In this second introductory lecture, Professor Paul Fry explores the interrelation of skepticism and determinism. The nature of discourse and the related issue of discursivity is read through two modern works, Anton Chekov's Cherry Orchard and Henry James' The Ambassadors. Exemplary critical focus on literary authority is located in Michel Foucault's "What Is an Author" and Roland Barthes' "The Death of the Author," both of which are read with an emphasis on their historical contexts. Objections to the approach and conclusions of the two theorists are examined, particularly in light of the rise of cultural studies.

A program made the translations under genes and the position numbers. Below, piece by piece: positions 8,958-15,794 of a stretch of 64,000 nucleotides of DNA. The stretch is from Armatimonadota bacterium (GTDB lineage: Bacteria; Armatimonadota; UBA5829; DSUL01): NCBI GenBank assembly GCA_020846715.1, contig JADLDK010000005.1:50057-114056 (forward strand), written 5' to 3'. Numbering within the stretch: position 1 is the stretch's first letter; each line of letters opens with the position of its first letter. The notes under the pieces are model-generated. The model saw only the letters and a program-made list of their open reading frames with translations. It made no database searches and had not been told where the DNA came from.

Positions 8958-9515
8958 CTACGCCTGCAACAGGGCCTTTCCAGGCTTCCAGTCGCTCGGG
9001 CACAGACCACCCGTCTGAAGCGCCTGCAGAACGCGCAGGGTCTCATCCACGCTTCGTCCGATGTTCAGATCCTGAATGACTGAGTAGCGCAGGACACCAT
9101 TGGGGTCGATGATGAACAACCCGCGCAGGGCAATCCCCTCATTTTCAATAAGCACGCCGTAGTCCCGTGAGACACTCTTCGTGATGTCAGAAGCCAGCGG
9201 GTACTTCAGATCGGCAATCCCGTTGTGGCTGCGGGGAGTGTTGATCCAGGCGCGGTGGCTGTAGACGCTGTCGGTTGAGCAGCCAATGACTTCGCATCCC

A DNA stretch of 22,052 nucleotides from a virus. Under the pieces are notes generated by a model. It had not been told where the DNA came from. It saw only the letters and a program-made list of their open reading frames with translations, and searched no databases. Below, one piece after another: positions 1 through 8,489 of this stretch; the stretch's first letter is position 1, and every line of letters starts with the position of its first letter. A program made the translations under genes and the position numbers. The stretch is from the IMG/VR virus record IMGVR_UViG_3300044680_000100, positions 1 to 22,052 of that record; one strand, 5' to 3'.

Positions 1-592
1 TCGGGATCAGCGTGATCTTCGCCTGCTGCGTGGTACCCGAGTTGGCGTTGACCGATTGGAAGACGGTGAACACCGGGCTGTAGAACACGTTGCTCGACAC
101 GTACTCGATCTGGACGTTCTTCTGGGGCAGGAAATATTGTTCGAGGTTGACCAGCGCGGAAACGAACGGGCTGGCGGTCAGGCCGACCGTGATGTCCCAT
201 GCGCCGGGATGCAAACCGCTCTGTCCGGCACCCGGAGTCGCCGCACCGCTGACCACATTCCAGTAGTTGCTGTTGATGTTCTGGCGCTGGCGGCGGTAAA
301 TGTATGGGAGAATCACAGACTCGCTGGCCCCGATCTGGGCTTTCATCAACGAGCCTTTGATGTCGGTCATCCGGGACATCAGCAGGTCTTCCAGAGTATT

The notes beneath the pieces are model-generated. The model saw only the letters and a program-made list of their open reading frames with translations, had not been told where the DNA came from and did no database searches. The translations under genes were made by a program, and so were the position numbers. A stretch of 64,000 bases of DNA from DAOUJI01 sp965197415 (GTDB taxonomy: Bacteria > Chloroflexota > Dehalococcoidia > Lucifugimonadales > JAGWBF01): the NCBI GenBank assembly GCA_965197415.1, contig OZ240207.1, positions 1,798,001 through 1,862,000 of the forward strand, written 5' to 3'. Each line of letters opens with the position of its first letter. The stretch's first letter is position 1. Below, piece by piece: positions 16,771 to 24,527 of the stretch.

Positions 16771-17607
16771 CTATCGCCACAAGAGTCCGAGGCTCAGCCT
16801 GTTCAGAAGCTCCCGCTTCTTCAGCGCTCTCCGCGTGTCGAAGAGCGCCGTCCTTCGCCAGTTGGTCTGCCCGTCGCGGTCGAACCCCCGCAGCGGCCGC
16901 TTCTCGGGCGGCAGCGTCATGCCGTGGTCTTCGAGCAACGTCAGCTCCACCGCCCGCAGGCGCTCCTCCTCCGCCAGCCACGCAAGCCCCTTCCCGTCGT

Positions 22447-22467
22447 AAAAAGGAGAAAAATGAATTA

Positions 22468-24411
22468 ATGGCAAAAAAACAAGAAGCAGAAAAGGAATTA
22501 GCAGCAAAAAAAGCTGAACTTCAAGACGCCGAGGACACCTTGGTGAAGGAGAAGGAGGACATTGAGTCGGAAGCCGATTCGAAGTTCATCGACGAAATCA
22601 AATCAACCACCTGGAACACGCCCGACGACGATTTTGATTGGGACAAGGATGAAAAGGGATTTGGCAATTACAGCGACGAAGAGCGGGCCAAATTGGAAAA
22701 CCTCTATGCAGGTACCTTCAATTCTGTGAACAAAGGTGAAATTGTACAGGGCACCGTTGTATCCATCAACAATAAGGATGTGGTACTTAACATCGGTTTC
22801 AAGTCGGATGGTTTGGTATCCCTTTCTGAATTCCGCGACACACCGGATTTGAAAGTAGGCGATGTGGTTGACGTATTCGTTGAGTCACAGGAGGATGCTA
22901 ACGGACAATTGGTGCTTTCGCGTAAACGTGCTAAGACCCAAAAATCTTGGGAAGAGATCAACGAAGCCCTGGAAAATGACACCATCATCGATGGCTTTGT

Foucault, Michel. "What Is an Author?" In The Critical Tradition, pp. 904-14
Barthes, Roland. "The Death of the Author." In The Critical Tradition, pp. 874-77
In this course, Prof. Paul H. Fry gives 26 video lectures on Theory of Literature. This is a survey of the main trends in twentieth-century literary theory. Lectures will provide background for the readings and explicate them where appropriate, while attempting to develop a coherent overall context that incorporates philosophical and social perspectives on the recurrent questions: what is literature, how is it produced, how can it be understood, and what is its purpose?